SN 36.23 translated by Bhikkhu Sujato says:
Then a mendicant went up to the Buddha, bowed, sat down to one side, and said to him:
Atha kho aññataro bhikkhu yena bhagavā tenupasaṅkami; upasaṅkamitvā bhagavantaṃ abhivādetvā ekamantaṃ nisīdi. Ekamantaṃ nisinno kho so bhikkhu bhagavantaṃ etadavoca:
“Sir, what is feeling? What’s the origin of feeling? What’s the practice that leads to the origin of feeling?
“katamā nu kho, bhante, vedanā, katamo vedanāsamudayo, katamā vedanāsamudayagāminī paṭipadā?
What’s the cessation of feeling? What’s the practice that leads to the cessation of feeling?
Katamo vedanānirodho, katamā vedanānirodhagāminī paṭipadā?
And what is feeling’s gratification, drawback, and escape?”
Ko vedanāya assādo, ko ādīnavo, kiṃ nissaraṇan”ti?
“Mendicant, there are these three feelings:
“Tisso imā, bhikkhu, vedanā—
pleasant, painful, and neutral.
sukhā vedanā, dukkhā vedanā, adukkhamasukhā vedanā.
These are called feeling.
Imā vuccanti, bhikkhu, vedanā.
Feeling originates from contact.
Craving is the practice that leads to the origin of feeling.
Taṇhā vedanāsamudayagāminī paṭipadā.
When contact ceases, feeling ceases.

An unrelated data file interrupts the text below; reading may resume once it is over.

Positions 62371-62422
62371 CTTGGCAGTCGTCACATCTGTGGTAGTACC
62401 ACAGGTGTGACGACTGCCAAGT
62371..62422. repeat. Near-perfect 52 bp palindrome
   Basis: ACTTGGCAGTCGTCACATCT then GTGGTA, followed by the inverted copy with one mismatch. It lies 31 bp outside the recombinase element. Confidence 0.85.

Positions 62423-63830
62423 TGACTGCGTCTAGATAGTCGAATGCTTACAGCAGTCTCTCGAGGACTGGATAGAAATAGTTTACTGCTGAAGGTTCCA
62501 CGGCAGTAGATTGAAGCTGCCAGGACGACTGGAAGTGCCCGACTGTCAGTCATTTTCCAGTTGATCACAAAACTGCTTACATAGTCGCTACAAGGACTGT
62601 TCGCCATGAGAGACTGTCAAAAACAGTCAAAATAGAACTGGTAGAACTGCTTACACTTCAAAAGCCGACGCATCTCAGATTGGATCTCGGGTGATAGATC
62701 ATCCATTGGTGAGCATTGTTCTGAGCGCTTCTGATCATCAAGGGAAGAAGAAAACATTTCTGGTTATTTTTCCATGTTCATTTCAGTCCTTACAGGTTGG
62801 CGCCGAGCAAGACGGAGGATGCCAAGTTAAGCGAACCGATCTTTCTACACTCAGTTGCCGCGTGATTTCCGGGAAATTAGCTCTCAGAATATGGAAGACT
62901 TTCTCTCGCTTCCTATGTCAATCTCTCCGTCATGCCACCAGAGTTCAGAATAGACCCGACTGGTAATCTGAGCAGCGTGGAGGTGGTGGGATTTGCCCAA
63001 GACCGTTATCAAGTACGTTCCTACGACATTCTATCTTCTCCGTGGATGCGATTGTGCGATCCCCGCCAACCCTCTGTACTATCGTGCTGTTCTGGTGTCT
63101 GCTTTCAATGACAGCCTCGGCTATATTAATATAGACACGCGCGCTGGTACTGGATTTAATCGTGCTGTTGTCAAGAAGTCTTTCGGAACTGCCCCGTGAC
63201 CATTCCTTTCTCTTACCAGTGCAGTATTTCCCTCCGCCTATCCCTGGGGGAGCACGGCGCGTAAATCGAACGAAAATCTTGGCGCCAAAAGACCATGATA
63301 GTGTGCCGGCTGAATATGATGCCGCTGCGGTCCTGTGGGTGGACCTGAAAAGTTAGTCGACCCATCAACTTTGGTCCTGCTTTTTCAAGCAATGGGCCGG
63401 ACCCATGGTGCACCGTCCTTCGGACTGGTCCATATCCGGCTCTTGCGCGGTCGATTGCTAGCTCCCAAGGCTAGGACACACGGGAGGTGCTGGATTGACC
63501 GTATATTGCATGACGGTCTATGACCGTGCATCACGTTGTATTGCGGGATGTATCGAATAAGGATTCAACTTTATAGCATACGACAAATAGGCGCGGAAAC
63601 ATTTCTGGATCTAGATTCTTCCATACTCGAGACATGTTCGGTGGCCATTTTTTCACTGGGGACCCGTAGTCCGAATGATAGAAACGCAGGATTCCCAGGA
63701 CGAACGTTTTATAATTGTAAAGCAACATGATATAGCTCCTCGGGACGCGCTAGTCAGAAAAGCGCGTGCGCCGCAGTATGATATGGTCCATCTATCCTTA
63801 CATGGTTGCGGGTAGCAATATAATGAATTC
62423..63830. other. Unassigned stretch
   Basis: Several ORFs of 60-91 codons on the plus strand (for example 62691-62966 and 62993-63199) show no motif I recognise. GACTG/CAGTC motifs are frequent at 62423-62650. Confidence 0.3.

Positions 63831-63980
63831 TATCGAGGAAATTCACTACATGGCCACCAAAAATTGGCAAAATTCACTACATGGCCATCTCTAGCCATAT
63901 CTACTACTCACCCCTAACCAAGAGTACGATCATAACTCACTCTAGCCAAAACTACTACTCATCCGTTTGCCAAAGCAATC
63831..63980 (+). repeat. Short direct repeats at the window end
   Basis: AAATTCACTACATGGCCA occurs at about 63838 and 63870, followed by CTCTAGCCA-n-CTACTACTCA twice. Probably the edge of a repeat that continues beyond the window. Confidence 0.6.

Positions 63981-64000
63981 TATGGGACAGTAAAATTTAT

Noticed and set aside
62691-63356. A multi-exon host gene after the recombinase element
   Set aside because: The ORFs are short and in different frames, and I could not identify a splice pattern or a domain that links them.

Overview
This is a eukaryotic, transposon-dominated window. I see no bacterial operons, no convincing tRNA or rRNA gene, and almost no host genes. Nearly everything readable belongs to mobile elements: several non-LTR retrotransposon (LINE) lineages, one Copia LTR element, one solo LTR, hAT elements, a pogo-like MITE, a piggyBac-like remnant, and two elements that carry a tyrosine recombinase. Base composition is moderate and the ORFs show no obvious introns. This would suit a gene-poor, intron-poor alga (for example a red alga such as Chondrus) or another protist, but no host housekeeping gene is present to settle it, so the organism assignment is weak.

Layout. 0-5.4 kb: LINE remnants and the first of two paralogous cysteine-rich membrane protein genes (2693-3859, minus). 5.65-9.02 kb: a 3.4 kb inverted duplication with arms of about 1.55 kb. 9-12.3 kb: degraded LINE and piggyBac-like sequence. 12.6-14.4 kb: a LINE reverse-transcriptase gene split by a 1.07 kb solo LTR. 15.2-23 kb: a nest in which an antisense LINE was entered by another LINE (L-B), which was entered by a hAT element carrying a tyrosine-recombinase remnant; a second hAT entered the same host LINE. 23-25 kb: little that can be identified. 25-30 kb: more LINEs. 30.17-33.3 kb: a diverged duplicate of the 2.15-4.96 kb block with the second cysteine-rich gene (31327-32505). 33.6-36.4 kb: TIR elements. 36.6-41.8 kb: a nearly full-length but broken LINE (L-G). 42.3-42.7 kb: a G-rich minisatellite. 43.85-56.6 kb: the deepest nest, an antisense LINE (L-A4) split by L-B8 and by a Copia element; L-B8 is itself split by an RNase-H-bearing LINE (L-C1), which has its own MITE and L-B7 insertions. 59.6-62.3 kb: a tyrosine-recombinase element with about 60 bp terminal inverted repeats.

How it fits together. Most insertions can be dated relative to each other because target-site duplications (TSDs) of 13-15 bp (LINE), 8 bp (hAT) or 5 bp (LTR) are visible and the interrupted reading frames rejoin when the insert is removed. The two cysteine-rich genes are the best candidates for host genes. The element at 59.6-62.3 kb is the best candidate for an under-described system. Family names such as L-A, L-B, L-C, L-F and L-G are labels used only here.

The practice that leads to the cessation of feelings is simply this noble eightfold path, that is:
Ayameva ariyo aṭṭhaṅgiko maggo vedanānirodhagāminī paṭipadā, seyyathidaṃ—
right view, right thought, right speech, right action, right livelihood, right effort, right mindfulness, and right immersion.
sammādiṭṭhi … pe … sammāsamādhi.
The pleasure and happiness that arise from feeling: this is its gratification.
Yaṃ vedanaṃ paṭicca uppajjati sukhaṃ somanassaṃ, ayaṃ vedanāya assādo;
That feeling is impermanent, suffering, and perishable: this is its drawback.
yaṃ vedanā aniccā dukkhā vipariṇāmadhammā, ayaṃ vedanāya ādīnavo;
Removing and giving up desire and greed for feeling: this is its escape.”
yo vedanāya chandarāgavinayo chandarāgappahānaṃ, idaṃ vedanāya nissaraṇan”ti.
Bhikkhu Bodhi's translation is more accurate, here:
There are, bhikkhu, these three feelings: pleasant feeling, painful feeling, neither-painful-nor-pleasant feeling. This is called feeling. With the arising of contact there is the arising of feeling. Craving is the way leading to the origination of feeling. With the cessation of contact there is the cessation of feeling. This Noble Eightfold Path is the way leading to the cessation of feeling; that is, right view … right concentration.
In the above sutta and often elsewhere, it is said" "With the arising of contact there is the arising of feeling". Also, other suttas say: "With the arising of feeling there is the arising of craving".
This being so, how is craving the practice that leads to the origin of feeling?